They start by highlighting the importance of integrating SBOM tooling into the build process, as it provides comprehensive visibility into the software components used and produced. Tools such as Maven and Gradle plugins, a GitHub action from Syft, and an SBOM generator developed by the SPDX community can help generate SBOMs directly during the build process.
However, there are times when you might receive software that does not come with an SBOM. In such cases, they give examples of three categories of tools that can be used to generate an SBOM. Firstly, there are tools that analyze the build metadata from build artifacts such as Maven POM files, Gradle files, and others. These tools can be useful for identifying dependencies, although they might not provide much insight into individual source files.
The second category of tools scan files at the individual level, typically searching for strings that can provide information about licensing. While these tools might not be able to identify the specific packages or versions used, they can be useful for the licensing aspects of SBOMs.
The third category is source snippet scanners, which maintain extensive databases of known open source files. These tools inspect the source code you’re working with and try to identify which version and package it corresponds to by comparing it against their databases. While this method can generate a lot of false positives, it can provide valuable information for SBOMs if the results are reviewed by a human.
While many tools, both open source and commercial, are excellent at performing one or two specific tasks, they point out that there are currently few, if any, tools that excel across all areas. The industry is still waiting for comprehensive tools that are equally adept at analyzing source code, identifying dependencies, scanning for known vulnerabilities, and handling other aspects of SBOM creation.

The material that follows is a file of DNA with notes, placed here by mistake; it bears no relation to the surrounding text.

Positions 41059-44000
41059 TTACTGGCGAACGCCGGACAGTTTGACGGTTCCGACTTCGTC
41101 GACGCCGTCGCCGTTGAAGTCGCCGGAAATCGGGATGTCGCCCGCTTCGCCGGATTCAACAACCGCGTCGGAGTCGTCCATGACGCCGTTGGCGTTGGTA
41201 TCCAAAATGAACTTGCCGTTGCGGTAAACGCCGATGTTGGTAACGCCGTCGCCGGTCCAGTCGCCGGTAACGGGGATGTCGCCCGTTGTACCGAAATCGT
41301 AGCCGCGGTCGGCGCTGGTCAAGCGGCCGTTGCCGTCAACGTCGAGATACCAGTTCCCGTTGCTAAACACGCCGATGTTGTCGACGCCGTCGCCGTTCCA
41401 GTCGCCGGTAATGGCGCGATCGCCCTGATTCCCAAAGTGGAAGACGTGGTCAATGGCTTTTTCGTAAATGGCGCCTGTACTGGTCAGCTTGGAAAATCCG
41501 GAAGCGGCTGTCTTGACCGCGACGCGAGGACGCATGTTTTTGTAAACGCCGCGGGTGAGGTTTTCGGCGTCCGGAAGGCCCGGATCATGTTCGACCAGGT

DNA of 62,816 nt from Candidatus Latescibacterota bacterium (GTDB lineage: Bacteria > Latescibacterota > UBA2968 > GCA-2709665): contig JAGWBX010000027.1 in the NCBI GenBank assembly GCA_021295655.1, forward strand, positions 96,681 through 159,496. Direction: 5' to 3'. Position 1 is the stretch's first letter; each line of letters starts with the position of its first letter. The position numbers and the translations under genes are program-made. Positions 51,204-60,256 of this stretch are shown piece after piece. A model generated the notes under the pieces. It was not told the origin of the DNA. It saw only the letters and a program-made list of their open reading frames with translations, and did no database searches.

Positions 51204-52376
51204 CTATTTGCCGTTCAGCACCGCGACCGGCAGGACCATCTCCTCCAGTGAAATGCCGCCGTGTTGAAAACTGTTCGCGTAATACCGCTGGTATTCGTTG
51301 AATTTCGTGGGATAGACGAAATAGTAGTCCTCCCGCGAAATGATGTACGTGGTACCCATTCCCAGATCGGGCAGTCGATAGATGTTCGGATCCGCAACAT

SPDX 3.0 to the rescue
As Gary and Jeff close this talk, it’s worth restating the challenge and opportunity that lies ahead. The software supply chain industry needs comprehensive tooling that excels in every aspect, from thorough source code analysis and precise dependency identification to efficient scanning for known vulnerabilities. We believe that SPDX community’s combined expertise and collective creativity can transform this vision into reality. This is where SPDX 3.0, now in its final stages as a release candidate, comes in as the perfect platform to achieve this industry-wide solution.
SPDX 3.0 release candidate is a call to action for developers, architects, security specialists, and those who are passionate about open source software. You have the chance to shape the future of SPDX, and by extension, the future of the software supply chain industry. By contributing to SPDX 3.0, you can help combat security vulnerabilities, ensure license compliance, and enhance software supply chain transparency. This is an open invitation for you to join us in this exciting endeavor. The industry, the community, and the world are waiting to see what we can achieve together. Let’s shape the future of our software supply chains by contributing to SPDX 3.0, making it.